Feeling the urgent need to visit the loo the moment you eat something? Having trouble defecating? Spotted something different about the color of your stool?
If you are facing any of these symptoms, chances are you’re experiencing digestive tract problems. Either it is not functioning well, or your stomach and intestines are putting more effort into doing their job. Many factors can impact your bowel movements, food consumption being one.
The food you eat requires six to eight hours to move through your stomach and small intestines—and another 36 hours to pass through the entire colon. From the time you consume food to the time it excretes from your body, the whole process takes two to five days, depending on the function of your digestive system.
Digestive issues are pretty common and often arise if you take a low fiber diet, don’t get enough exercise, frequently travel, or consume a large amount of dairy. As a result, you may often feel heartburn, nauseous after mealtimes, or bloated. While these issues are easily treatable with over-the-counter medications, some require a physician’s attention and a proper treatment plan. Anal bleeding is one such condition.
If you are frequently noticing a small amount of fresh-red or black blood in the toilet bowl or on the toilet paper, it can be a sign of an underlying digestive disease. The reasons for anal bleeding can be hemorrhoids, irritable bowel syndrome, or complex and colorectal cancer.
This article aims to highlight the causes, risk factors, and symptoms of rectal bleeding.
What are the causes?
Blood in your stool may result from improper digestion or insufficient fibers in your food, among various other reasons. Some mild causes associated with rectal bleeding are:
- Anal Fissures– It refers to a small cut or tears in the lining of the anus. The crack in the skin can lead to severe pain and bleeding after a bowel movement. Although fissures are not a serious condition and can affect people of all ages, they can lead to painful bowel movements and rectal bleeding. These fissures don’t last long, but you might need to visit a doctor if you constantly notice the bleeding.
- Constipation– It is one of the most common gastrointestinal diseases affecting approximately 2.5 million people in the United States and a common cause of rectal bleeding. People suffering from constipation often have hard and dry bowel movements leading to anal bleeding.
- Hemorrhoids– Almost 50% of adults in their 50s complain of having hemorrhoids. Hemorrhoids are swollen veins located around the anus or in the lower rectum. They are commonly known as piles. Rectal bleeding is one of the symptoms of having hemorrhoids. If you see blood in your stool, your doctor might look for hemorrhoids to identify the cause.
- Colorectal Cancer– Colorectal cancer is one of the complex causes of rectal bleeding. It affects one out of 500-600 people. The target site of this cancer is the colon or lower part of the rectum, and in some cases, both. It entails the abnormal cell division in the tissue lining of the large intestine or anus that may lead to rectal bleeding as the first sign of cancer.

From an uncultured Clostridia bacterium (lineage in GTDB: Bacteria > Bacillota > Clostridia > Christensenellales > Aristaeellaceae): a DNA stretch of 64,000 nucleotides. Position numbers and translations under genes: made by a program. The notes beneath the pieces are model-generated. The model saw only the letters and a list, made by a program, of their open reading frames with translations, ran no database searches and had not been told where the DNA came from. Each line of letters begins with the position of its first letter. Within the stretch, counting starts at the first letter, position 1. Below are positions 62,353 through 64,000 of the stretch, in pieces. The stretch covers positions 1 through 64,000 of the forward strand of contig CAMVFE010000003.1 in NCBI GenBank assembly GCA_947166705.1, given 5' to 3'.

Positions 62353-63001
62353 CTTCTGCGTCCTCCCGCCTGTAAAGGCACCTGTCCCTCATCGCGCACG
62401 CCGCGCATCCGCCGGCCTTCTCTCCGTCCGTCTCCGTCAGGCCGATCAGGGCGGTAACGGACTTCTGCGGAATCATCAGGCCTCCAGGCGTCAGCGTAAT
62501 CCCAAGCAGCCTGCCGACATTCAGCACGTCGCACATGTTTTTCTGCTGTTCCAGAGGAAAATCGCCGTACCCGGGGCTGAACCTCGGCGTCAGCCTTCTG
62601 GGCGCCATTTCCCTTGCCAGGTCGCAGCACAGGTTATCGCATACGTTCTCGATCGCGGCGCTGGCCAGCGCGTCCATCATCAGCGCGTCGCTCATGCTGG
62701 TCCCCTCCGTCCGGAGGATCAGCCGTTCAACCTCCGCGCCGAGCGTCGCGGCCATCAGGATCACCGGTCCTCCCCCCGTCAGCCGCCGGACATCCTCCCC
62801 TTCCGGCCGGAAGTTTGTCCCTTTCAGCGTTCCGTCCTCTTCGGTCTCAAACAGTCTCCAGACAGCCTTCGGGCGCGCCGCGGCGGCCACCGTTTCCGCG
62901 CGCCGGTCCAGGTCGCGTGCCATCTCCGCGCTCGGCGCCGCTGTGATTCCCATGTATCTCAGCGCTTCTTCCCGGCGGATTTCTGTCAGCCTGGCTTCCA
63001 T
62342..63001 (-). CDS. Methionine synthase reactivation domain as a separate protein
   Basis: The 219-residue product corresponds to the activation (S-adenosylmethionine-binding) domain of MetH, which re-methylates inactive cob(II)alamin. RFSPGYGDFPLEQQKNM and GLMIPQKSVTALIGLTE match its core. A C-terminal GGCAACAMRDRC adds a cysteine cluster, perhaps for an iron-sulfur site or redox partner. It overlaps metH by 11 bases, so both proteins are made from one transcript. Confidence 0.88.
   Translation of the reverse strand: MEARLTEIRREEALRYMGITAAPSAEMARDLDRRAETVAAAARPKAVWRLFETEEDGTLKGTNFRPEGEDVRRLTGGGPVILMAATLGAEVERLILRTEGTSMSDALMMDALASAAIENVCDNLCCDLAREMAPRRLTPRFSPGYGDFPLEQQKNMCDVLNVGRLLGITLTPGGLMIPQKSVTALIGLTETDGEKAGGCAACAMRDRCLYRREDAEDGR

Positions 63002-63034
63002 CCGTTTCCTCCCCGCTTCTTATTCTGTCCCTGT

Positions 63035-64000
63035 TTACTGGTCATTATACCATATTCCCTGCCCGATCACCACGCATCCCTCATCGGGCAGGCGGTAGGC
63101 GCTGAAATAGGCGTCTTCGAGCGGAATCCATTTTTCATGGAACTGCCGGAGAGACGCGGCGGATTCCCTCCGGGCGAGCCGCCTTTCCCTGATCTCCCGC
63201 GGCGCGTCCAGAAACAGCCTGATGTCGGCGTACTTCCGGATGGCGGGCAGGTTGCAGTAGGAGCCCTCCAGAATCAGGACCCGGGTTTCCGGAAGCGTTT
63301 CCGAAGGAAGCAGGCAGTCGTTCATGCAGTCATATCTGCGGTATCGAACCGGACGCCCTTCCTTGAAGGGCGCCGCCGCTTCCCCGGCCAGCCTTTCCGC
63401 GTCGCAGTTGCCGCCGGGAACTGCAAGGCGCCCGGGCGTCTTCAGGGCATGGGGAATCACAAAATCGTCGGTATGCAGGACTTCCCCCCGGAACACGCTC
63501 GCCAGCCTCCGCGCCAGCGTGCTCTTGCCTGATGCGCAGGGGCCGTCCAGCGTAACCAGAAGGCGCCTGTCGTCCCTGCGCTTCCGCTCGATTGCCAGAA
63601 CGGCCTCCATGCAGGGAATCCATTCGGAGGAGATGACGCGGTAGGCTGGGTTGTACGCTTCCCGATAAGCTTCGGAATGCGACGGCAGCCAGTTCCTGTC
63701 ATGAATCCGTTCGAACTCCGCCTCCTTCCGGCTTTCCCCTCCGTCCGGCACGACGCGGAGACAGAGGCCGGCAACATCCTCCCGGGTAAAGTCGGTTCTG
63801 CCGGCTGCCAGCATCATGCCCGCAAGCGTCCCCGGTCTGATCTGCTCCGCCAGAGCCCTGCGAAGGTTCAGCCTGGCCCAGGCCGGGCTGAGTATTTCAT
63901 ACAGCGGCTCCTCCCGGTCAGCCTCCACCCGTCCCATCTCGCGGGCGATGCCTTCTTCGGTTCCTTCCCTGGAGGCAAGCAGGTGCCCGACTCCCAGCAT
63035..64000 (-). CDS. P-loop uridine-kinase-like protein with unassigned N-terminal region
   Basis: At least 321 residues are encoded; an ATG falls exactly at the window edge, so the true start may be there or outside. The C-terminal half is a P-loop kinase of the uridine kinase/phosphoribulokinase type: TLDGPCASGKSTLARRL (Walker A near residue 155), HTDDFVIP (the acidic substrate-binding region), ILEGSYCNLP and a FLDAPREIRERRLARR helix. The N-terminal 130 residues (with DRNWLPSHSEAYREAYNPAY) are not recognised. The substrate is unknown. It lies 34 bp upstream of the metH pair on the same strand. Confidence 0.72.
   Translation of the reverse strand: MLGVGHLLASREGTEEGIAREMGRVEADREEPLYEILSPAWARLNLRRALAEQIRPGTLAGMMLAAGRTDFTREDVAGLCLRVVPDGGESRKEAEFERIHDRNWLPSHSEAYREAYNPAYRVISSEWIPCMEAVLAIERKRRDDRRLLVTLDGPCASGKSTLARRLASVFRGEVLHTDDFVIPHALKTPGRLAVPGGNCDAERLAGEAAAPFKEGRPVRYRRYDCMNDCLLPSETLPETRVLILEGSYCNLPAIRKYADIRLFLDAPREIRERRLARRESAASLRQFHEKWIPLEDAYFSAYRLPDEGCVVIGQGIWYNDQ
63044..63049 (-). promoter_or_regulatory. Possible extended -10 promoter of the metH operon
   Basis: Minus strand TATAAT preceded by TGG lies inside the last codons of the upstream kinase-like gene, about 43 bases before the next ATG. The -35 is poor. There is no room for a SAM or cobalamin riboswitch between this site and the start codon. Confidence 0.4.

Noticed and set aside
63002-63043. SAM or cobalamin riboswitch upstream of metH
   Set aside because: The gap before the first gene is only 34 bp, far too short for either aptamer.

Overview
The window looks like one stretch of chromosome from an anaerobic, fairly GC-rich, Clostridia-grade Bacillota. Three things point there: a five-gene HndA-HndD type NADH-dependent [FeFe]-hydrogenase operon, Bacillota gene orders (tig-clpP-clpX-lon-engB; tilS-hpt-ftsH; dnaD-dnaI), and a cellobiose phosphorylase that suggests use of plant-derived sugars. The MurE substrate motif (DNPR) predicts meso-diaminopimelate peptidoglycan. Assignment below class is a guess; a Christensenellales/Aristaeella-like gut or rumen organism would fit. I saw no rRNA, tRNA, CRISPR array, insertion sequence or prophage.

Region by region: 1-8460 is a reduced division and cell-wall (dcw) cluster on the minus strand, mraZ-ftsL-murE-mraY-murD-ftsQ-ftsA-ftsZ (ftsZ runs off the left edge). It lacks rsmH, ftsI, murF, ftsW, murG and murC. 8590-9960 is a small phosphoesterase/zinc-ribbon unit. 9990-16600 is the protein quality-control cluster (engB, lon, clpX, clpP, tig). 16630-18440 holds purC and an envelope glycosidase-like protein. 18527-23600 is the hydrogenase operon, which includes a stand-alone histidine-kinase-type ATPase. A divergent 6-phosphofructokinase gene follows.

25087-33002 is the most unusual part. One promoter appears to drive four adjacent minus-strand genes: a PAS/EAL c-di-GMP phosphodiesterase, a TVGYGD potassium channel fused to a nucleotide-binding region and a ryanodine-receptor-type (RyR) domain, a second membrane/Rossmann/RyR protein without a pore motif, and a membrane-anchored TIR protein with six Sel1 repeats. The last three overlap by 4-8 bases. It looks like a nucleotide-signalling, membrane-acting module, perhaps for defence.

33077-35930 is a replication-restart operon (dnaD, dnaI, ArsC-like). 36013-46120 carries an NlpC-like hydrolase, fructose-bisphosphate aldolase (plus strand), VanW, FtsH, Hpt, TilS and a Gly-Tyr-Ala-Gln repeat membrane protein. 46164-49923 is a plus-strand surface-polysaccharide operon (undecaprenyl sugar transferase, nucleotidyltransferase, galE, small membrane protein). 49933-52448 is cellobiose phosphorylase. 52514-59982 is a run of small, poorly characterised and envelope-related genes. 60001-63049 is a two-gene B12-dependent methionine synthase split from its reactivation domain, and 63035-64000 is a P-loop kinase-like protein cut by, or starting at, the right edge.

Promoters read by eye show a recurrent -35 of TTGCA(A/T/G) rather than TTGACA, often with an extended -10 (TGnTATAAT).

Multiple factors can increase the risk of developing rectal bleeding. However, not all people with these symptoms may face the issue. Some of the common risk factors are:
- Abdominal gas– Abdominal gas occurs when we swallow air while eating or drinking. Usually, when we burp, the gas is released. However, constant abdominal gas can result in increased pressure on the rectum resulting in rectal bleeding.
- Alcohol– People consuming too much alcohol may also develop rectal bleeding. Excessive drinking may result in esophageal varices (swollen veins in the esophagus that may rupture) and cause rectal bleeding.
- Age- People in their 50s are more commonly affected by gastrointestinal diseases as their stomach lining weakens. Older age results in weakened intestinal blood vessels leading to symptoms of rectal bleeding.
- Family History– Sometimes, our genetics also play a role in the development of certain diseases. For example, a family history of gastrointestinal diseases like ulcerative colitis and Crohn’s disease can lead to rectal bleeding.
Symptoms of Rectal Bleeding
Although not every sign or symptom indicates rectal bleeding, it is safer to seek treatment if you experience pain or notice something unusual in your stool. If bleeding is noticeable and recurring, or you face one of the following signs, call 911 or use the emergency room for urgent medical assistance!
- Cold, clammy skin: If you are a healthy individual with no chronic or acute disease but notice excessive sweating on your skin, it can signify rectal bleeding.
- Dizziness: Since rectal bleeding entails losing fresh blood during or after a bowel movement, temporary anemia can be the first sign indicating blood loss in your body. Constant intestinal bleeding can also cause cold sweats and lethargy, accounting for possible anemia.
- Painful abdominal cramps
- Severe anal pain
- Severe nausea
Other complex signs and symptoms of rectal bleeding include a feeling of fullness in the anal area, frequent changes in bowel movement, or discharge of other fluids from the anus.
Our health entails every aspect of our body. Whether you are a grab-and-go food person or have a healthy diet, it plays a vital role in your digestive health. This becomes apparent when you eat something spicy and feel heartburn or get diarrhea – the stomach and intestines have to work differently.
Digestive issues are common and may come and go depending on your consumption habits, but conditions like piles, constipation, or rectal bleeding can point towards other underlying health conditions. It’s essential to take preventive measures such as exercising, taking a high fiber diet, and ensuring the rectal area’s proper hygiene.